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Friday, December 03, 2021

A Language of Foreign Things

An absorbing story about immigration,race and romance

Written by Amulya Gopalakrishnan |
July 20, 2013 5:54:22 am

Book: Americanah

Author: Chimamanda Ngozi Adichie

Publisher: 4th Estate

Price: Rs 399

Pages: 400

“Americanah” is a word used in parts of Nigeria to make fun of someone who affects American ways. Chimamanda Ngozi Adichie’s new novel explores the many unexpected dimensions of that word through Ifemulu,a sparky young woman who moves from Nigeria to the US and back home. The love of her life,Obinze,follows a rockier path — trying his luck in England,coming back to a precarious success in a new Lagos.

“I only became black when I moved to America,” asserts Ifemulu. In her 13 years there,she is pulled to examine how questions of race are evaded or elided between Americans,writing about it in a hugely popular blog called Raceteenth. Her own life provides ample material — she lives with a white trust-fund type,Curt,then an African-American political scientist,Blaine. The blog device allows Ifemulu/Adichie to range freely,to write mini-essays on phrases like “oppression Olympics”,why black women must be described as “strong”,but must be careful not to shade into “scary” by actually speaking their mind,what it is to travel as a black person,and the sneaky workings of white privilege. She and Blaine,with their far-apart histories and cultures,bond over Barack Obama,almost to the point that the 2009 election is a vindication of their relationship.

Ifemulu,as a freshman,is bemused by America,but comes to better understand its tribalisms,its sanctimonies and its insensitivities. Adichie captures the cultural gulf,Ifemulu’s feeling of not fitting into a group of young people,with this perceptive line: “How did they know when to laugh,and what to laugh about?” She obsessively scrutinises appearances — the politics of black hair,the skews of women’s magazines and waxing parlours. Apart from the production of femininity and all that,she is also simply,unapologetically,interested in clothes and looks.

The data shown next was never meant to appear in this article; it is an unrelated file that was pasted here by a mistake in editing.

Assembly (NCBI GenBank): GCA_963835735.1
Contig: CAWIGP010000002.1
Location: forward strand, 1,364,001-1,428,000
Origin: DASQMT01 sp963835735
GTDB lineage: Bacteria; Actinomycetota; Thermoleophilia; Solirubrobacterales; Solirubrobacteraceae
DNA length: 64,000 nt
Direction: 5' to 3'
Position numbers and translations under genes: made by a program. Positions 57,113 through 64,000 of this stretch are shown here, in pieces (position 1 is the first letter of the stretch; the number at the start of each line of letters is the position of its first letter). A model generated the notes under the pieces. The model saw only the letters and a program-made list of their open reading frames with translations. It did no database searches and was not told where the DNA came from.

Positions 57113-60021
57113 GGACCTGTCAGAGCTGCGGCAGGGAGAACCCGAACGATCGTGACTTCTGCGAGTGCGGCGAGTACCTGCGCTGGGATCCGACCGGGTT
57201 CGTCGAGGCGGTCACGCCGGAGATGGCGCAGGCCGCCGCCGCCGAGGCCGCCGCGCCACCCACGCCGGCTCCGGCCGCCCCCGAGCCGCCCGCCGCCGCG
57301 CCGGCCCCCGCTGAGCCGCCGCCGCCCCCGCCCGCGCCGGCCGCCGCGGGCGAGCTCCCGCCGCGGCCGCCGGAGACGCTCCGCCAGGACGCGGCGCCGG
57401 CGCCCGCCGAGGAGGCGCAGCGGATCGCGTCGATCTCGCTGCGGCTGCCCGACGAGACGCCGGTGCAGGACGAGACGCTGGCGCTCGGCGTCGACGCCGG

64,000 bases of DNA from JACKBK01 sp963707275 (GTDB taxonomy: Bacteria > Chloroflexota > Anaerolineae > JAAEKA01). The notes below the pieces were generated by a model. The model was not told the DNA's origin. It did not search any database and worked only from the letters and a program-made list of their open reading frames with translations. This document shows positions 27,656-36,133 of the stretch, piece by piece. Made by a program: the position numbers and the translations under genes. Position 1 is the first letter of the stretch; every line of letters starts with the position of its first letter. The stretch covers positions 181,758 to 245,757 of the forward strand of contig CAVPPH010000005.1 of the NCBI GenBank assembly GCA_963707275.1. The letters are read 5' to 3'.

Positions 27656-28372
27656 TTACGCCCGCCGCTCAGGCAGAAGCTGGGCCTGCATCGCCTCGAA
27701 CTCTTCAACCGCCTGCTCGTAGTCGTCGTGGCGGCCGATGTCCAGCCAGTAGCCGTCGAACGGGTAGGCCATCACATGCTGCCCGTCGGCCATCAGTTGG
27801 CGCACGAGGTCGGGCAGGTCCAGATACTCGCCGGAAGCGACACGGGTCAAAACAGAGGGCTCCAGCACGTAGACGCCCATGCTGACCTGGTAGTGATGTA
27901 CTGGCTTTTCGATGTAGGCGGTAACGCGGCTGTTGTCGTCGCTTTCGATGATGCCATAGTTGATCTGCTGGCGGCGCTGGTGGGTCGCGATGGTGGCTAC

But to some extent,this section is marred by how unoriginal many of Ifemulu’s thoughts are,for all that we are told about her caustic social summary and how successful her blog is. Her analysis often consists of things like how Americans make an illness out of depression,how they are too superior and disregarding to dress well,how teenagers chant “cool” and “gross” in unison,salespeople say “you’re all set”,and so on. Then there are details about the organic pomegranate juice and vintage clothes and exposed rafters,smug parody that is about as penetrating as Stuff White People Like.

The novel really blooms when it tackles other things,beyond this lover’s quarrel with liberal America. Adichie captures the affectations of an in-between generation in Nigeria,the waning pull of England,the allure of America,the mockery of that longing for other places. Obinze is “fluent in the language of foreign things”,American films and magazines and presidents. It is in this sense that it’s a post-colonial and global novel,in the way it holds an uncanny mirror to many of us in India. In fact,the hustle and hopefulness of Lagos,the shady land deals,the new kinds of jobs,the preference for expat tenants,the ease with which people say “Do you know who I am?”,the dark jokes,hold true to a lesser degree about Delhi. Adichie’s tone is wry,not anguished about the way these other countries cast shadows over Nigeria. Obinze,whose encounter with England is more fraught,speaks of those “conditioned from birth to look towards somewhere else,eternally convinced that real lives happened in that somewhere else”,but the novel doesn’t lament this,it levels with it.

Americanah is a smooth read,you glide,almost fall through it,because it has the familiarity of pulp fiction. The rich white guy she hooks up with while babysitting,the ease with which he swings her a work visa,his inevitably haughty mother — Ifemulu’s life has the giddy ease of a novel. Some of the plotting and character-building also seem contrived — for instance,the first time we are introduced to Kosi,Obinze’s wife of many years,he helpfully thinks,“as he often does,what a beautiful woman she was,eyes perfectly almond-shaped”.

The one article of faith in this novel is romantic love. The relationship between Ifemulu and Obinze,for all its breaks and silences,is the safety railing in a confusing world. And for all Americanah’s hits and misses as pamphlet and social satire,it is an unambiguous success as a love story.

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